By Ian Bartrum, assistant professor of law, Drake University Law School. Professor Bartrum teaches constitutional law, law and religion, and constitutional theory. He has also taught at Vermont Law School, and has served as the Irving Ribicoff Fellow at Yale Law School. This post is part of an ACSblog symposium marking the one-year anniversary of the Affordable Care Act.
On the first anniversary of the Patient Protection and Affordable Care Act, Republicans continue to push the judiciary to intervene and revisit a debate they lost in the political branches. At this writing, five District Court judges have weighed in on the constitutionality of the Act: three have found it constitutional and two have not. In the meantime, the argument rages in state legislatures, policy think tanks, and the legal academy. The majority of legal experts, including as esteemed and nonpartisan a scholar as Yale's Akhil Amar, have concluded that the law passes constitutional muster. But other more conservative scholars have disagreed.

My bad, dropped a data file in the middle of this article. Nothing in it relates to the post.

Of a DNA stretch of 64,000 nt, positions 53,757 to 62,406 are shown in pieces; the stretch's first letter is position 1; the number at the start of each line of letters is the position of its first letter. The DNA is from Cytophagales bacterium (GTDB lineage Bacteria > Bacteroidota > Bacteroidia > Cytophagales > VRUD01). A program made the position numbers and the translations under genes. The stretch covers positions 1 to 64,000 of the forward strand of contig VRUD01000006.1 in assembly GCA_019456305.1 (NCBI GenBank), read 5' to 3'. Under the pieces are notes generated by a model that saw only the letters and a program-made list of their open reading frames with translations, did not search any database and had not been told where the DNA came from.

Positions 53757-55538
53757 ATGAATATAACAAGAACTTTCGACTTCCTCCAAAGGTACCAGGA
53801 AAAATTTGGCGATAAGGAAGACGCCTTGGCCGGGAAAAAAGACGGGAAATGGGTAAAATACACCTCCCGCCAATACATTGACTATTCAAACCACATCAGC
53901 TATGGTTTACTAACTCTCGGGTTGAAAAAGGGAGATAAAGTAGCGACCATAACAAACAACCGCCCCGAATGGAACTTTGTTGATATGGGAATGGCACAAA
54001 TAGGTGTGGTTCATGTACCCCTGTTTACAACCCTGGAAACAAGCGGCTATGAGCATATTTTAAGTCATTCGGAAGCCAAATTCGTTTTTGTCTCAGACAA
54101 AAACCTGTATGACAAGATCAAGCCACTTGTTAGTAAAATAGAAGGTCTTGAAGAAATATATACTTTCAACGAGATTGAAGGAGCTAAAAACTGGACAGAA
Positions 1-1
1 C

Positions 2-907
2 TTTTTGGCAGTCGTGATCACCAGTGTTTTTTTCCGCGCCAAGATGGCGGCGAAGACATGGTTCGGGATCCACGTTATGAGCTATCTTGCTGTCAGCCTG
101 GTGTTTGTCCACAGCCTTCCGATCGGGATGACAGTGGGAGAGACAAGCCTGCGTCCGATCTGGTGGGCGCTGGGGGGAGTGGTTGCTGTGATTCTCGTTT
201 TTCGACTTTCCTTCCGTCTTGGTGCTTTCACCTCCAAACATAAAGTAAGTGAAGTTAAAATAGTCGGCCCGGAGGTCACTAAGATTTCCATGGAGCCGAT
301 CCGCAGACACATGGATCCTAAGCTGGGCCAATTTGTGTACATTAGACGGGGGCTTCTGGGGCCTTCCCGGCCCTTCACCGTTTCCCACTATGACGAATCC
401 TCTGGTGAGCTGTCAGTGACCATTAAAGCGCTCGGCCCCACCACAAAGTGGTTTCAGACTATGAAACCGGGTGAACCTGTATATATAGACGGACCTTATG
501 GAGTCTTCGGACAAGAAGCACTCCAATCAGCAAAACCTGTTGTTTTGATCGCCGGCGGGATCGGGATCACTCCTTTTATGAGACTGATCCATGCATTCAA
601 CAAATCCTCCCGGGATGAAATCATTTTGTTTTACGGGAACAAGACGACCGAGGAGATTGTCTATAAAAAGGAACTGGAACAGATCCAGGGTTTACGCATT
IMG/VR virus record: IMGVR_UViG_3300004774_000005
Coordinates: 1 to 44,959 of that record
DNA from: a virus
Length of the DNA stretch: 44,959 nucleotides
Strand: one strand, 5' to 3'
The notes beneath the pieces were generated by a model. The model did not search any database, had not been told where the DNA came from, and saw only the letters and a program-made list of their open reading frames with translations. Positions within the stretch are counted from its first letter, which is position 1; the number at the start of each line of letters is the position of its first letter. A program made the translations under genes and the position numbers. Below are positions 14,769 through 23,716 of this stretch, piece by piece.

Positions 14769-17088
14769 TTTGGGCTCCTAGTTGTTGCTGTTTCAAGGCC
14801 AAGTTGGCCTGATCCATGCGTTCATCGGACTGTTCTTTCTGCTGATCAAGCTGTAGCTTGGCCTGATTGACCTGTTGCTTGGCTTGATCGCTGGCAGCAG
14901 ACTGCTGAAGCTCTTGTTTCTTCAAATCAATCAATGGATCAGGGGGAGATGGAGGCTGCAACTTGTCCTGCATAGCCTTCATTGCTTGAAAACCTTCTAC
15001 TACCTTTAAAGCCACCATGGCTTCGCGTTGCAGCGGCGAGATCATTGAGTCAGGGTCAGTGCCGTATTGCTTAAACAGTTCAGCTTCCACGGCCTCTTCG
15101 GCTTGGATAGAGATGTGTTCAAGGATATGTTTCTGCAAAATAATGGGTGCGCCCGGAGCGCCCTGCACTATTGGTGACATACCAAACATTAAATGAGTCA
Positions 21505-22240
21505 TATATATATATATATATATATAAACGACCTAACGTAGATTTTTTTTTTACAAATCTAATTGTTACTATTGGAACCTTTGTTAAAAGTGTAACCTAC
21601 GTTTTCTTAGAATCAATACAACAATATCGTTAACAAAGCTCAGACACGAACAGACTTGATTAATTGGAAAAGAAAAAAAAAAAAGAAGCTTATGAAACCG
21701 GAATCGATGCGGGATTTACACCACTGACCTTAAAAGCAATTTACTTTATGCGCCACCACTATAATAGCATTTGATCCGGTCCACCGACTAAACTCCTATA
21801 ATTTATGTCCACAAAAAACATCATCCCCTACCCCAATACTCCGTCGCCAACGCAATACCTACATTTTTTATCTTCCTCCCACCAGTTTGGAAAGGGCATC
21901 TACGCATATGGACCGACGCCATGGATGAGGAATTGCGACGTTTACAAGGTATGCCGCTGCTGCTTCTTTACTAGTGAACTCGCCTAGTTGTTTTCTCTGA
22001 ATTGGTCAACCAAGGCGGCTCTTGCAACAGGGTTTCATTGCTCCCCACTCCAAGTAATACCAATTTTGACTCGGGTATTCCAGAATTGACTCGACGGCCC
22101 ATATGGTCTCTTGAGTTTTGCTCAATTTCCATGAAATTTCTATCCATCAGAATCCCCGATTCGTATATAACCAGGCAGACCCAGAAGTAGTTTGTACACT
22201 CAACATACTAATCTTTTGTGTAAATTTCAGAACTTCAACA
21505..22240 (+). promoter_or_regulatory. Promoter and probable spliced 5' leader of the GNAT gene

The primary constitutional question centers on the provision known as the "individual mandate." That provision requires those without health coverage through their jobs, who are above the federal poverty line, either to buy a minimum level of health insurance -- at a rate not more than 8 percent of their monthly income -- or to pay a penalty of either $695 or 2.5 percent of income (whichever is higher). So in practical terms, the mandate is not all that onerous; but it is critically important. Because the law prevents insurers from discriminating against people based on preexisting conditions, it must ensure that people do not simply wait until they get sick to buy coverage -- if everyone did that, insurance would be impossible. But it's clearly not the practical effect that matters to health care opponents; it's the principle at stake. The Constitution, they say, does not allow the federal government to intrude this far into our lives.
In particular, opponents say the mandate exceeds Congress's authority to regulate interstate commerce. The objections are of two kinds. First, scholars such as Georgetown's Randy Barnett argue that what Congress is regulating is not commerce. Second, pundits like the Cato Institute's Timothy Sandefur have argued that the mandate is not a regulation of commerce. Neither position stands up to serious scrutiny.